Radio Free Europe/Radio Liberty reported about a group of Russian soldiers, who had been wounded or were suffering from serious illnesses, such as Hepatitis C or HIV. These soldiers were waiting for a military medical board to decide on their service fitness category when their commanders ordered them back to the frontline. Some of the soldiers enlisted, knowing about their illnesses, while others were infected during their service. Commanders often held them in basements and pits to isolate them from the rest. Although many in the group signed contracts voluntarily, they now seek to return home, citing a Ministry of Defense directive that outlines illnesses and disabilities, which preclude contract-based military service during mobilization or martial law. Unfortunately, as noted by the Voyennye Advokaty [Military Lawyers] Telegram channel, servicemen already under contract will not be able to resign even if they suffer from one of the listed conditions.
The Ostorozhno, Novosti [Beware the News] Telegram channel discovered that Moscow courts in a single day banned five videos in Russia, all focused on discussing methods of evading military service. These videos, released in 2022, covered topics such as the announcement of mobilization in Russia on April 1, 2022, interviews with human rights advocate Aleksey Tabalov, leader of the human rights organization Shkola Prizyvnika [Conscript School], a Meduza [international Russian-language online media outlet] podcast, and a guide on avoiding conscription through complaints of vegetovascular dystonia. The court rulings emphasized that draft evasion in Russia is criminally punishable and argued that such information poses a threat to the foundations of the Russian constitutional order. Despite the bans, all five videos are still accessible on YouTube, with only one being restricted within Russia.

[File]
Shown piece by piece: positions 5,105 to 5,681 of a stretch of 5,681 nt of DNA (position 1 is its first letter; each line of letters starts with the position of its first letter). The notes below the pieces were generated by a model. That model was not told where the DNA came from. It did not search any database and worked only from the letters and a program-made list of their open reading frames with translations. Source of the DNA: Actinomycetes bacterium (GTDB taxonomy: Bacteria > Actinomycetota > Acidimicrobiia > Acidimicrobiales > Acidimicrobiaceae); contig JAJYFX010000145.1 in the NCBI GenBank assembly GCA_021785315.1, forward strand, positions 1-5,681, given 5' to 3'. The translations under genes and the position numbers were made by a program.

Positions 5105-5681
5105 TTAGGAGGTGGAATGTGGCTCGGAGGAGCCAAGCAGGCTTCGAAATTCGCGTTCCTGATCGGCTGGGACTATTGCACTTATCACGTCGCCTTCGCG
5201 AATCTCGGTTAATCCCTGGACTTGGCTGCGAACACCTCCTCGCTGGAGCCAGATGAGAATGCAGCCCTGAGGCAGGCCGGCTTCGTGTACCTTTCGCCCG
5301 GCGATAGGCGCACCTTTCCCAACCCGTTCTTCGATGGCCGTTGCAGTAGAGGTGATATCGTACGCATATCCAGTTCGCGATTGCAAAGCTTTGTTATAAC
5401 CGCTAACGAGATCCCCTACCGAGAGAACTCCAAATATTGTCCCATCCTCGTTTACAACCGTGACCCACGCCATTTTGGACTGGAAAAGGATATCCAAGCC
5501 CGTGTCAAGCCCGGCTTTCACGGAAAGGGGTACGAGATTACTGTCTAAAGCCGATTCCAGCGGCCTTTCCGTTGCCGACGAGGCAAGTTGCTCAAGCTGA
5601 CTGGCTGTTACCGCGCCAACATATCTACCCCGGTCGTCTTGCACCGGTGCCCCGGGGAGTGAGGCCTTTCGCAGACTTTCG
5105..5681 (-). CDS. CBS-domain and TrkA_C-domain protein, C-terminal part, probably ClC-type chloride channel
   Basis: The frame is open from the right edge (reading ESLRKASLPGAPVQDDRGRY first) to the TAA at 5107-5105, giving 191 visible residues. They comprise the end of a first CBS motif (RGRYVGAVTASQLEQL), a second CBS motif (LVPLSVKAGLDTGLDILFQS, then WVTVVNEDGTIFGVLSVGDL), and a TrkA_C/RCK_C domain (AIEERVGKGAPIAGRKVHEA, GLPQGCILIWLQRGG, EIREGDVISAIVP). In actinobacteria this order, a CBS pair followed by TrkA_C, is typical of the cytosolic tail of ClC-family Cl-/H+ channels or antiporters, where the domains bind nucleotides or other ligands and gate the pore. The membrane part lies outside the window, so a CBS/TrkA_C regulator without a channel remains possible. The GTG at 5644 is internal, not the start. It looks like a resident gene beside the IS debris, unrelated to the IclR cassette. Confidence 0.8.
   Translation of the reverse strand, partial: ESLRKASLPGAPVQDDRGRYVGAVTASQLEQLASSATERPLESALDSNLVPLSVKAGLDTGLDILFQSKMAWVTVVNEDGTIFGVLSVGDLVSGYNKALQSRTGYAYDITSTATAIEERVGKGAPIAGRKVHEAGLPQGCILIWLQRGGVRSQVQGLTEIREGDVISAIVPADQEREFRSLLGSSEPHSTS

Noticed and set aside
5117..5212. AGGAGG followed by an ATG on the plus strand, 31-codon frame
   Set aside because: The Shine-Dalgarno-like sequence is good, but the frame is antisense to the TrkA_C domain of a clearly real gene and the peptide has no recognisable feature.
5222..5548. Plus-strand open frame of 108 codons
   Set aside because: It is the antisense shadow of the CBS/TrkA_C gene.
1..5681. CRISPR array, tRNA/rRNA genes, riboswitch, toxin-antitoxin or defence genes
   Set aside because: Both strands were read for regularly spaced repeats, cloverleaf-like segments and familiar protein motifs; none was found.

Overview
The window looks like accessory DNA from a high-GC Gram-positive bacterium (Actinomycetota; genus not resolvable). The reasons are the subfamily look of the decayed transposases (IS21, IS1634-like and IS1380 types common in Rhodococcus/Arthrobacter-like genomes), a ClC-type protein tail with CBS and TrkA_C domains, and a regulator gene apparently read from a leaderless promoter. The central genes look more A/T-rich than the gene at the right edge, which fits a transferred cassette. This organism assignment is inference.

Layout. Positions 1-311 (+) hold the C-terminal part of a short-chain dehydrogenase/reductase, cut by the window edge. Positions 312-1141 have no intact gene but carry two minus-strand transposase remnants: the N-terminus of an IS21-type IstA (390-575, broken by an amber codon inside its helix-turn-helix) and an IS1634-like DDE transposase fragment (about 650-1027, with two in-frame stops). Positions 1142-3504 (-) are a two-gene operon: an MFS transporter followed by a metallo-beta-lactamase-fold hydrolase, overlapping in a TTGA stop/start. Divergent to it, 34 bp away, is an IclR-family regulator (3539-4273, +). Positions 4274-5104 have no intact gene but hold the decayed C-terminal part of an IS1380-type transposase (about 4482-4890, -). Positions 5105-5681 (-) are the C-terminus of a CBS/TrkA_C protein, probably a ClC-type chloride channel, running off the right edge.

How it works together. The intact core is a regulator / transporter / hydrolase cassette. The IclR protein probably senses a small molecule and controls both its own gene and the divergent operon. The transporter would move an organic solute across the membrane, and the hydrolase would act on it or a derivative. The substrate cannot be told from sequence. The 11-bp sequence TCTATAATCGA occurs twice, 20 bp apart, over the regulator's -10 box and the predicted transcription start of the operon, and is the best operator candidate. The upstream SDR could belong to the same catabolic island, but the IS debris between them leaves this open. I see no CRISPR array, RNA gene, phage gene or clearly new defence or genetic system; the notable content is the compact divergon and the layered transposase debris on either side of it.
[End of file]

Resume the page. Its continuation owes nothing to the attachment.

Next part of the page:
In the Rostov region, at least three servicemen paid officers 40,000 rubles [$450] each to avoid deployment to the war with Ukraine. One of them, Roman Solovyov, reached an agreement with the assault group commander Eduard Kuleev to be exempted from frontline duty by transferring 40,000 rubles [$450] to Kuleev's wife. Solovyov was fined 35,000 rubles [$390] by the court, and Kuleev's actions are classified as fraud, as per court records. This follows a similar case in Volgograd where five military personnel were convicted for bribery-related attempts to avoid deployment, resulting in suspended sentences and fines ranging from 100,000 to 750,000 rubles [$1,100-8,420]. Notably, there have been no reported legal actions against the commanding officer implicated in the bribery scheme.
The SHOT Telegram channel reported the arrest of a 24-year-old local in Krasnodar, suspected of setting railroad equipment on fire. According to investigators, for a reward of $200 from a "Ukrainian handler," he unlocked and burnt a cabinet supplying lubrication to the rails on the Krasnodar-Sortirovochny—Pashkovskaya section in mid-December. The detained person is now facing criminal charges for acts of terror, with a potential sentence of up to 20 years in a penal colony.
Big sports events will be held in Volgograd in memory of the Wagner Group soldier Aleksey Nagin killed in Ukraine.
The Govorit NeMoskva [NonMoscow Is Speaking] Telegram channel reports on how authorities and propagandists in Yakutia are attempting to convey the idea that life in the trenches is a continuation of their usual village life to attract people to the war in Ukraine. They position the war as a festive event, referring to the sense of rural community, traditions and historical memory.
The Sibir.Realii [part of Radio Free Europe/Radio Liberty] online media outlet, tells the story of two residents of Chukotka who, in the fall of 2022, following the announcement of mobilization, decided to escape to the United States by boat to avoid being sent to the war in Ukraine.